Taken together, there remains a need for more effective treatments for COVID-19. The COVID-19 pandemic – and the explosion of both research and misinformation – has highlighted the need for trustworthy, accessible and regularly updated living guidance to place emerging findings into context and provide clear recommendations for clinical practice (15).   


This living guideline responds to emerging evidence from RCTs on existing and new drug treatments for COVID-19. More than 4200 trials investigating interventions for COVID-19 have been registered or are ongoing (see section on emerging evidence) (16). Among these are large national and international platform trials (such as RECOVERY, WHO SOLIDARITY, REMAP-CAP and ACTIV) that recruit large numbers of patients in many countries, with a pragmatic and adaptive design (17)(18)(19)(20). These platform trials are currently investigating and reporting on numerous interventions, including antiviral monoclonal antibodies and immunomodulators. This rapidly evolving evidence landscape requires trustworthy interpretation and expeditious clinical practice guidelines to inform clinicians and health care decision-makers. 


3.1 What triggered this version of the guideline? 


This sixth version of the WHO living guideline addresses the use of casirivimab and imdevimab in two groups of patients: those with non-severe COVID-19, and those with severe and critical illness. It follows the availability of pre-prints of four trials, that are part of the larger adaptive randomised master protocol addressing patients with non-severe illness, and of the RECOVERY trial addressing severe and critically ill patients (9)(10)(11).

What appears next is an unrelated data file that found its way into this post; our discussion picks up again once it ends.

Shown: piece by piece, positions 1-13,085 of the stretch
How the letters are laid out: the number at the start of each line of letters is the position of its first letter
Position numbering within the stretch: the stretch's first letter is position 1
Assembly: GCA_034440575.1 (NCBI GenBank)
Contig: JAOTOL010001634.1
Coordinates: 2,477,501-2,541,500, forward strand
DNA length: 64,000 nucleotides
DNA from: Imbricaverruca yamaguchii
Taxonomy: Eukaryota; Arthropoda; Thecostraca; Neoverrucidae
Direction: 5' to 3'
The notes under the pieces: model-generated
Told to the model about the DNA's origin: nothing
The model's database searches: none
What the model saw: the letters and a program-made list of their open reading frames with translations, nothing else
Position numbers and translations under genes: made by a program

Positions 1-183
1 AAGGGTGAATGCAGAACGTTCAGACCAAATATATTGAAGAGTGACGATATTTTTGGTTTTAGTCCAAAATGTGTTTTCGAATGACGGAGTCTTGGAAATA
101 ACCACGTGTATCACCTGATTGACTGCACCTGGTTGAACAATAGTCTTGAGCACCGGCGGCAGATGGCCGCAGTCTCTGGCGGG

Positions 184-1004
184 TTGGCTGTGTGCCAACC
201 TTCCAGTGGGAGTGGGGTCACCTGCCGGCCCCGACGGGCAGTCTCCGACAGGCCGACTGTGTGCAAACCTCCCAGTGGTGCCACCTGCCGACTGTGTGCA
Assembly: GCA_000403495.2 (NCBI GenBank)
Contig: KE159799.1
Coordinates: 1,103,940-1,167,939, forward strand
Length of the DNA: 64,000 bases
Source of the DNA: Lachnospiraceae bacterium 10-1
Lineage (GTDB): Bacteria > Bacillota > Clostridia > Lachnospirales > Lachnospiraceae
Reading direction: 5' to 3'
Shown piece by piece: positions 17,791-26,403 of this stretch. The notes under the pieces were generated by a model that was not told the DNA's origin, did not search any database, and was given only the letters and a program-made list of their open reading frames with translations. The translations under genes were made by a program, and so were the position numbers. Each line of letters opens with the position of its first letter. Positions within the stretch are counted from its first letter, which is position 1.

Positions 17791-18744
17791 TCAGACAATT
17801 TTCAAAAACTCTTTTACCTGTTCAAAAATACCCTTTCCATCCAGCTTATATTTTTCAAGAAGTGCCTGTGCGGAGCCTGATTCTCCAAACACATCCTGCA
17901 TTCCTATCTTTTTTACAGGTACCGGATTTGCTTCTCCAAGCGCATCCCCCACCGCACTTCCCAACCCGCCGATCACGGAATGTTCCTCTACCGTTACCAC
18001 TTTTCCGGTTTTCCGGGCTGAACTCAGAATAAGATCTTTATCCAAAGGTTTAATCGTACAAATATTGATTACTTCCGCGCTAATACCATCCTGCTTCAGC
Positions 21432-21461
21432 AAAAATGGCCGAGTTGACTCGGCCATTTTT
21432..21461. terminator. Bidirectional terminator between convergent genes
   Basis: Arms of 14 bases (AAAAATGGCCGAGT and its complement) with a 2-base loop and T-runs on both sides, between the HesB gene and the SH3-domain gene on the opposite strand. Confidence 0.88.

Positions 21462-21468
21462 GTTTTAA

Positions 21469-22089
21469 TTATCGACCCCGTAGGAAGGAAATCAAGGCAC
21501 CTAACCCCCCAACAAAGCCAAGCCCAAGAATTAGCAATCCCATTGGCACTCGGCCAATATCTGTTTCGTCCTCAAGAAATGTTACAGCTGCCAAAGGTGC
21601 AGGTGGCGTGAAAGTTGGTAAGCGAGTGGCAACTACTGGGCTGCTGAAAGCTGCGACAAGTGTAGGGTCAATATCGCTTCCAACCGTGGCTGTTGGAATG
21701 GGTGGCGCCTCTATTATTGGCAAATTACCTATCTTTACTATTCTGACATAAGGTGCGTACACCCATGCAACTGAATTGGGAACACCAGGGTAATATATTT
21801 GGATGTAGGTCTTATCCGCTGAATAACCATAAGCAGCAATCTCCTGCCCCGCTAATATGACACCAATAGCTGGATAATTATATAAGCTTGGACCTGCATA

Casirivimab and imdevimab are two distinct neutralizing monoclonal antibodies to the SARS-CoV-2 virus, and thus have a plausible mechanism of action for beneficial impact on COVID-19 illness. 


3.2 Who made this guideline? 


For the casirivimab and imdevimab recommendations, WHO convened a Guideline Development Group with 40 individuals, of whom 36 were content experts (clinicians, methodologists, scientists) and four were patients who previously had COVID-19. The methods chair (methodological expertise) and a clinical chair (content expertise) guided the GDG discussions. 


WHO selected GDG members to ensure global geographical representation, gender balance, and appropriate technical and clinical expertise. The technical unit collected and managed declarations of interests (DOIs) and found no GDG member to have a conflict of interest. In addition to distribution of a DOI form, during the meeting, the WHO Secretariat described the DOI process and an opportunity was given to GDG members to declare any interests not provided in written form. Web searches also did not identify any conflicts. The MAGIC Evidence Ecosystem Foundation provided methodological experts with high-level expertise in standards and methods for systematic reviews and guideline development, including GRADE. These experts helped to support each of the recommendations. In addition, MAGIC offered innovations in processes (BMJ Rapid Recommendations) and platforms (MAGICapp) for developing living guidance in user-friendly formats. The methodological experts were not involved in the formulation of recommendations. MAGIC also worked with the BMJ to coordinate the simultaneous scientific publication of the living WHO guidelines (4).